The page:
Republican hopes for a bipartisan deal on tax reform dimmed on Monday, as an influential liberal think tank came out against key elements of the GOP proposal.
The Center for American Progress said it opposes cutting corporate taxes and lowering rates for wealthy people — two hallmarks of the blueprint crafted by House Republican leaders and of the plan released by President Donald Trump on the campaign trail.
Both GOP leadership and the administration had reached out to Democrats in recent days to assess the potential for an alliance amid the discord within the Republican party. Though lawmakers on both sides of the aisle appeared at least willing to engage in discussion, the CAP report underscored how vast the gulf between the two sides remains.
“If any legislation cuts taxes for corporations or the wealthiest Americans by even $1, lawmakers should vote no,” the report stated.
CAP did not directly oppose lowering the corporate tax rate, which stands at 35 percent and is one of the highest among developed nations. However, the group said it would object to any measure that reduces federal tax revenue from businesses. In other words, a lower rate would need to be offset with other business taxes.
Neither the Trump campaign plan or the House blueprint achieve that goal. Trump proposed slashing the corporate rate to 15 percent, but did not detail how to pay for it. The White House has promised a more comprehensive proposal for weeks, but has not yet released one.
The House blueprint cuts rates to a more modest 20 percent, financed in part through the controversial “border adjustment,” which allows companies to deduct the cost of domestic production but penalizes imports. House Speaker Paul Ryan and Rep. Kevin Brady, R-Texas, chairman of the tax-writing Ways and Means committee, have pledged that their plan will be “revenue neutral,” meaning that it will not add to the deficit.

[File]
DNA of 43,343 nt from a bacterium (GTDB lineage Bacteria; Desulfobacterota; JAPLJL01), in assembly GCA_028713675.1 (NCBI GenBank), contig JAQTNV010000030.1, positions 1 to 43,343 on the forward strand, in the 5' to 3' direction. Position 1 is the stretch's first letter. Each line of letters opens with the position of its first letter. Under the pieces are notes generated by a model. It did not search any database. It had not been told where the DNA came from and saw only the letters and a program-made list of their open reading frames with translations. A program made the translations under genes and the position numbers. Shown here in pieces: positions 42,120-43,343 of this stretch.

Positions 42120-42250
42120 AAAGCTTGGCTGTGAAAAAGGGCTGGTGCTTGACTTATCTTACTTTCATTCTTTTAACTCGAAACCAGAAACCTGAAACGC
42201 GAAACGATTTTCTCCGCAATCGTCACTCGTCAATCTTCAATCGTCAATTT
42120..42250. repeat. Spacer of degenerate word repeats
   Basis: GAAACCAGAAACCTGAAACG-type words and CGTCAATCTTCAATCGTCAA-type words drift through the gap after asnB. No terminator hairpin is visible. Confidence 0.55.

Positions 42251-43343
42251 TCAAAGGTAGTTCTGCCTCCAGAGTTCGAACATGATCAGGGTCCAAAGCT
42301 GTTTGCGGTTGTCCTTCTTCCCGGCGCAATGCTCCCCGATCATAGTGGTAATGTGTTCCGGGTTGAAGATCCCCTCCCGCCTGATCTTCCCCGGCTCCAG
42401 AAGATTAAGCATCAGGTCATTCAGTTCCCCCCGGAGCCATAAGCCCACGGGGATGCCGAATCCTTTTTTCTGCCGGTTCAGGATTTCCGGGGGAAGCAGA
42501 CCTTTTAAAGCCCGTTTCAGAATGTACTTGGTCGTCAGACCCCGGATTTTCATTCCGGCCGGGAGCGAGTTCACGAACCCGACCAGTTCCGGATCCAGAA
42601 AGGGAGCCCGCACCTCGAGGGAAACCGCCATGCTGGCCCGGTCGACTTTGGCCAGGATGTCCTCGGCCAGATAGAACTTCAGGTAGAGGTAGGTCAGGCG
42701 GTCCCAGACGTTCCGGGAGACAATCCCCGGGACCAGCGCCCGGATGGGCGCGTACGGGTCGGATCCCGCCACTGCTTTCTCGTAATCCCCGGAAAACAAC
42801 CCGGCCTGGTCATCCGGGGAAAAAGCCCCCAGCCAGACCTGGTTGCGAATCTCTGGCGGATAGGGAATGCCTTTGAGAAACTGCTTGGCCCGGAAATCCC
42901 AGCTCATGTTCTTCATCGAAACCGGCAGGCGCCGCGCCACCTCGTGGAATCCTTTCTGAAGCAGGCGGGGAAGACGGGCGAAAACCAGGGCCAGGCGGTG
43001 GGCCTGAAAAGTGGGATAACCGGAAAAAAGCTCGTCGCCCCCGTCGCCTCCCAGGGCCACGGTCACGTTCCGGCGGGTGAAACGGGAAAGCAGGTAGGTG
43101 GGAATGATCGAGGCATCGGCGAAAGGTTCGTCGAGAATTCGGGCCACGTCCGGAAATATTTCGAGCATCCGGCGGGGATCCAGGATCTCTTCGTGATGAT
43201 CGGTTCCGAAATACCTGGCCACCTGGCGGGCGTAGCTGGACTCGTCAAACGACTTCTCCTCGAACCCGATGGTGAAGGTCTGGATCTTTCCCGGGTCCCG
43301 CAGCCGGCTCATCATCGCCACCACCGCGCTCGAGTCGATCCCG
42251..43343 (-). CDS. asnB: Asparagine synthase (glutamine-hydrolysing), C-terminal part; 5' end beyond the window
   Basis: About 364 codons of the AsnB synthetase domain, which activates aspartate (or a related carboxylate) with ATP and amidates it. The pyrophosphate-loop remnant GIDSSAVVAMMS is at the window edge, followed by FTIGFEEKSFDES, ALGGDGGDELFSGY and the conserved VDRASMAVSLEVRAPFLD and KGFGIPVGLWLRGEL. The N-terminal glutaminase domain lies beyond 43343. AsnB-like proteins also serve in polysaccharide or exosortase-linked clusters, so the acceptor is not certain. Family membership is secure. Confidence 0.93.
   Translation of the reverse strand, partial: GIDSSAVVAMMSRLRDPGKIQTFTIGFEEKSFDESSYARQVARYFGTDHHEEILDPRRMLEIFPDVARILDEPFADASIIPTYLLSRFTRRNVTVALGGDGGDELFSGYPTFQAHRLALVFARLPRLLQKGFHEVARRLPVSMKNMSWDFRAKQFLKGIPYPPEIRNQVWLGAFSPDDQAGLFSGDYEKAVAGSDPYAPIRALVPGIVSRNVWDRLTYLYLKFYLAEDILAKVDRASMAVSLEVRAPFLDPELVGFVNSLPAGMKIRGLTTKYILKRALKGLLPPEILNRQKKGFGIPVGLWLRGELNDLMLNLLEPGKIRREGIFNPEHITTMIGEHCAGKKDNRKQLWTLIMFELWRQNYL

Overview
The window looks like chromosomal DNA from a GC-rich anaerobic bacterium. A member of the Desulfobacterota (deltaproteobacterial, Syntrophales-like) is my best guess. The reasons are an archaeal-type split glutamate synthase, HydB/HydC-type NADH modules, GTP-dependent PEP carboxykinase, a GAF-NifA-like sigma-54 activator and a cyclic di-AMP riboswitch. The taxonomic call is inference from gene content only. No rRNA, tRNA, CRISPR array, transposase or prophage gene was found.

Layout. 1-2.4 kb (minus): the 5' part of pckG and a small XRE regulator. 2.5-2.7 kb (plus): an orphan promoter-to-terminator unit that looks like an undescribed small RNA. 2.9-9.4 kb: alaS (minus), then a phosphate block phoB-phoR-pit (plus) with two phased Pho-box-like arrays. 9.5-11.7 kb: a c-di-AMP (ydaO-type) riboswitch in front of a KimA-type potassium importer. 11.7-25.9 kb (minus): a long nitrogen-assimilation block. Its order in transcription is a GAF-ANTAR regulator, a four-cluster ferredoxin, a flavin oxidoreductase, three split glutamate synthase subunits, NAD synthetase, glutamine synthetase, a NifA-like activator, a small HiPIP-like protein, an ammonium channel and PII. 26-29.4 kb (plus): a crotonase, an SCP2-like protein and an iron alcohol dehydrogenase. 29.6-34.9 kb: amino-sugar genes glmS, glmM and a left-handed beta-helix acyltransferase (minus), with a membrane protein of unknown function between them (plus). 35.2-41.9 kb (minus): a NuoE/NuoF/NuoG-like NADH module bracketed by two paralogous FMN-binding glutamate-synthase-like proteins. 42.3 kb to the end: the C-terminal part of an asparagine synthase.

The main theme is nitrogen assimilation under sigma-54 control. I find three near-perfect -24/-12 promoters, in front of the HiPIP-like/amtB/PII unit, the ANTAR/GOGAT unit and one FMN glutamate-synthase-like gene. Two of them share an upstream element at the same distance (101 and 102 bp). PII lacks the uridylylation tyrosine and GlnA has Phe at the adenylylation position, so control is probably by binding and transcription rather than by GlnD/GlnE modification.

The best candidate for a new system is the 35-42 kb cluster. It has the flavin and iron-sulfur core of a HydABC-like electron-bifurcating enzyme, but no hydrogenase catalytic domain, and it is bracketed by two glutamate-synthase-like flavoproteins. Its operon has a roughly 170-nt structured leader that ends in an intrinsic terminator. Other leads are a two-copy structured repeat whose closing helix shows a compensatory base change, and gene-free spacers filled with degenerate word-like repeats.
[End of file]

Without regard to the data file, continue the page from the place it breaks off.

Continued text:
However, Republicans and Democrats differ on how to calculate that. The White House has said it intends to factor in the economic benefits of tax cuts in estimating the cost of its proposals, a process known as dynamic scoring. But CAP argued Monday that the cost of the tax bill should be determined without that benefit.
Accounting methods can result in starkly different price tags. Using dynamic scoring, the conservative Tax Foundation estimated that the House blueprint would increase the deficit by $191 billion over the next decade. Without it, the House plan would cost $2.4 trillion.
“The evidence is clear: Tax cuts do not pay for themselves,” the CAP report said.
Even so, the math on corporate taxes would not pass muster with CAP. The House plan offsets reductions in business tax with expected increases in individual taxes that supposedly will result from a stronger economy. CAP said it wants business tax reductions paid for with other business tax increases.
That’s a far cry from the stance of conservative Republicans, who recently have indicated that they would be willing to allow the deficit to increase in order to achieve significant reductions in tax rates. House Freedom Caucus Chairman Rep. Mark Meadows said last month that there is “a lot of flexibility” among the group’s members on whether tax cuts would need to be fully offset with other sources of revenue.
Also at issue is how to tackle changes to individual tax rates. In an interview on CNBC on the day of his nomination in November, Treasury Secretary Steven Mnuchin promised “no absolute tax cut for the upper class.” He disputed several analyses of Trump’s campaign plan that showed wealthy households would benefit the most under his proposals.
Even the House blueprint would deliver most of the gains to the rich. The Tax Foundation found that the average household would see their income rise by 8.4 percent, using dynamic scoring. But the top 1 percent of households would enjoy a 13 percent increase, the biggest jump of all.
“In the past, Congress has traded tax cuts for the wealthy and corporations in exchange for continuing important tax benefits for working families,” the CAP report stated. “But this has gone far enough.”
There is also the potential for an accord on tax reform to get derailed by an entirely separate issue. Brady held his first meeting with Democrats on his committee on tax reform last week and pledged to hold hearings on the bill, which he said would likely be introduced this spring. But Democrats were irked that Brady announced a letter calling for the removal of IRS Commissioner John Koskinen at the same time.
“Democrats raised this letter with Republicans during the meeting,” a committee aide said, “noting how this type of partisan action hurts the prospects of bipartisanship in other issues, such as working together on issues like tax reform.”